- Explore Parks
The Lake Monona shoreline that now makes up Brittingham Park was once so neglected that a speaker at the Madison Park and Pleasure Drive Association (MPPDA annual meeting in 1904 called it a "disease breeding hole." It was weedy, littered with kitchen garbage and dead fish, and a breeding ground for mosquitoes. He pointed out that ninety percent of the travelers to Madison saw this bay as they either entered or left the city by rail. He proposed the development of a park on Monona Bay.1
The city had begun acquiring a small area of Monona Bay in 1903, but was not ready to develop a large park there. In 1905, Thomas E. Brittingham, reputedly Madison's richest citizen, stepped in with an $8000 donation to the MPPDA for the acquisition of a 27-acre park. Brittingham had made a fortune in the lumber industry. Besides Brittingham Park, his donations helped create other Madison landmarks, including Neighborhood House on South Mills Street, Madison General Hospital (now Meriter), and the statue of Abraham Lincoln on the University of Wisconsin-Madison's Bascom Hill. He was a Regent of the University of Wisconsin, and after his death, his house (now known as Brittingham House) was donated to the University. It is the official home of the University of Wisconsin System President. Brittingham's contributions for the Brittingham Park area continued through 1908 and totaled $24,500.2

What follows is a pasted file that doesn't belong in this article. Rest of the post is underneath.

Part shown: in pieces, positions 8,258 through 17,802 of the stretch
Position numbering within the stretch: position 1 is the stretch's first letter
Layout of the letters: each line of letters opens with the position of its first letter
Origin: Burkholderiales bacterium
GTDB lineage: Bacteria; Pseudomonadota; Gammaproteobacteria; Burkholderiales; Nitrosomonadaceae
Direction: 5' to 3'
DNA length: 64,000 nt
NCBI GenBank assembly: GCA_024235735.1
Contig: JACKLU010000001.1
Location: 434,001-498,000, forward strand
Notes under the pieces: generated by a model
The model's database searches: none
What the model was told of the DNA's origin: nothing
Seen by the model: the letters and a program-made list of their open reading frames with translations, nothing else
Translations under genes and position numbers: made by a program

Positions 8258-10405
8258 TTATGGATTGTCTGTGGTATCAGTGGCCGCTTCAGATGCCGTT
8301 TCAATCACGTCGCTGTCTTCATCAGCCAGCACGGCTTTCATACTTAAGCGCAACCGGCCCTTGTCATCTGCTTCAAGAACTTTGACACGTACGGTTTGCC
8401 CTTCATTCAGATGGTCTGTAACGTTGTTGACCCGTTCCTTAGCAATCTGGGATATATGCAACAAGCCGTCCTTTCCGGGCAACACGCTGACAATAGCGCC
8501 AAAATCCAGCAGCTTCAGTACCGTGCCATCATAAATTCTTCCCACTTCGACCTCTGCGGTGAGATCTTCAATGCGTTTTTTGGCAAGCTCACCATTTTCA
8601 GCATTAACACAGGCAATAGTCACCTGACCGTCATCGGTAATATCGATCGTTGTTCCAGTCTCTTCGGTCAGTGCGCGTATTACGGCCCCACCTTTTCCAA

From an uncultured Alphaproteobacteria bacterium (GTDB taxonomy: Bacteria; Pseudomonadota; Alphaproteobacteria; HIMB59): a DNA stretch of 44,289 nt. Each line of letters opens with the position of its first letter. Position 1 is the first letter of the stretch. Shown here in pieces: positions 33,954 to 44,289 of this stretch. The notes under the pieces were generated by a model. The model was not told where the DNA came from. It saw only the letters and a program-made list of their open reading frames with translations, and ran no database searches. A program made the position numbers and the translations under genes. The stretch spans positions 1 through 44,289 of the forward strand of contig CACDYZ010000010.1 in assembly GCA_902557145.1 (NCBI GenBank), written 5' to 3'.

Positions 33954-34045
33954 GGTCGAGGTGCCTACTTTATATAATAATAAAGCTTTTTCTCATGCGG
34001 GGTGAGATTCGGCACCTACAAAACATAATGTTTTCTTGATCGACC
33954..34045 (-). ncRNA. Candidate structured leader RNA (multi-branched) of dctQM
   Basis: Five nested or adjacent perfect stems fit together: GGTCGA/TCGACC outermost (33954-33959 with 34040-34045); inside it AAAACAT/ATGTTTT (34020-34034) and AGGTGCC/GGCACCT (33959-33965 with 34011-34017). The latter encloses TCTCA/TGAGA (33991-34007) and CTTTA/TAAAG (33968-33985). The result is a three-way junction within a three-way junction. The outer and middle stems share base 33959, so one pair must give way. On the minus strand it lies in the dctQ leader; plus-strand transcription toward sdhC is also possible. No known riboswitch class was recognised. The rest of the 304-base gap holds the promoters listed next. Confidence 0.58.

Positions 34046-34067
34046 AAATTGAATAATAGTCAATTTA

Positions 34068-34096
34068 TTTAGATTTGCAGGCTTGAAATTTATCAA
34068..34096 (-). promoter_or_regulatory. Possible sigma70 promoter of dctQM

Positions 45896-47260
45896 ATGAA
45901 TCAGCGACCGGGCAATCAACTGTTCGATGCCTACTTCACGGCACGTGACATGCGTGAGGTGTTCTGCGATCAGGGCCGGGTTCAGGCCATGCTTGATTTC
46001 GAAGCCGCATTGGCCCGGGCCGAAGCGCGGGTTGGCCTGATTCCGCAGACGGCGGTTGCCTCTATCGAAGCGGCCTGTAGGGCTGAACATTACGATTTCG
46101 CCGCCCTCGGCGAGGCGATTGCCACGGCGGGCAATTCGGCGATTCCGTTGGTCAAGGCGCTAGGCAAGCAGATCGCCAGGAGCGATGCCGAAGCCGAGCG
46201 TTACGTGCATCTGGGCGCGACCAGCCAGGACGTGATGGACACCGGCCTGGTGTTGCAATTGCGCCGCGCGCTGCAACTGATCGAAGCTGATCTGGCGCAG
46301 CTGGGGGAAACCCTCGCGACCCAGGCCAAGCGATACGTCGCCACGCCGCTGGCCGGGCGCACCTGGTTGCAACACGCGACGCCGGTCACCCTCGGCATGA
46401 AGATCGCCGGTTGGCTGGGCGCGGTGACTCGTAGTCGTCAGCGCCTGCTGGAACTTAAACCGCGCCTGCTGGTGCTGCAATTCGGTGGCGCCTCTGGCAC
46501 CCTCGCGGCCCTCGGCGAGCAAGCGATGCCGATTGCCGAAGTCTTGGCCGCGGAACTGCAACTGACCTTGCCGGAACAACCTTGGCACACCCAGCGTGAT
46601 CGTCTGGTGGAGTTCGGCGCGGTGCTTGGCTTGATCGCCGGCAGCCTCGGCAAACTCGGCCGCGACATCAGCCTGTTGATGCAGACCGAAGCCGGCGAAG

The major work involved in creating Brittingham Park was dredging sand from Lake Monona to fill in marshland. The sand base was covered with topsoil and trees and grass were planted. For example, in 1908, the MPPDA planted 17,463 trees and shrubs in Brittingham Park.3
Part of Brittingham's contribution was $7500 for a bath house. However, to get this money, the city would have to provide $5000 for a boathouse. The bath house was extremely popular, with a total attendance of 50,000 during the 1910 season. The bath house provided bathing suits, and it was said that the over 300 suits available did not have time to dry off at all during the season. There was a line waiting to take the wet suits as soon as the wearers came out of the water.4 The bath house was eventually torn down. The boathouse, attributed to the architects Ferry & Clas, is on the National Register of Historic Places.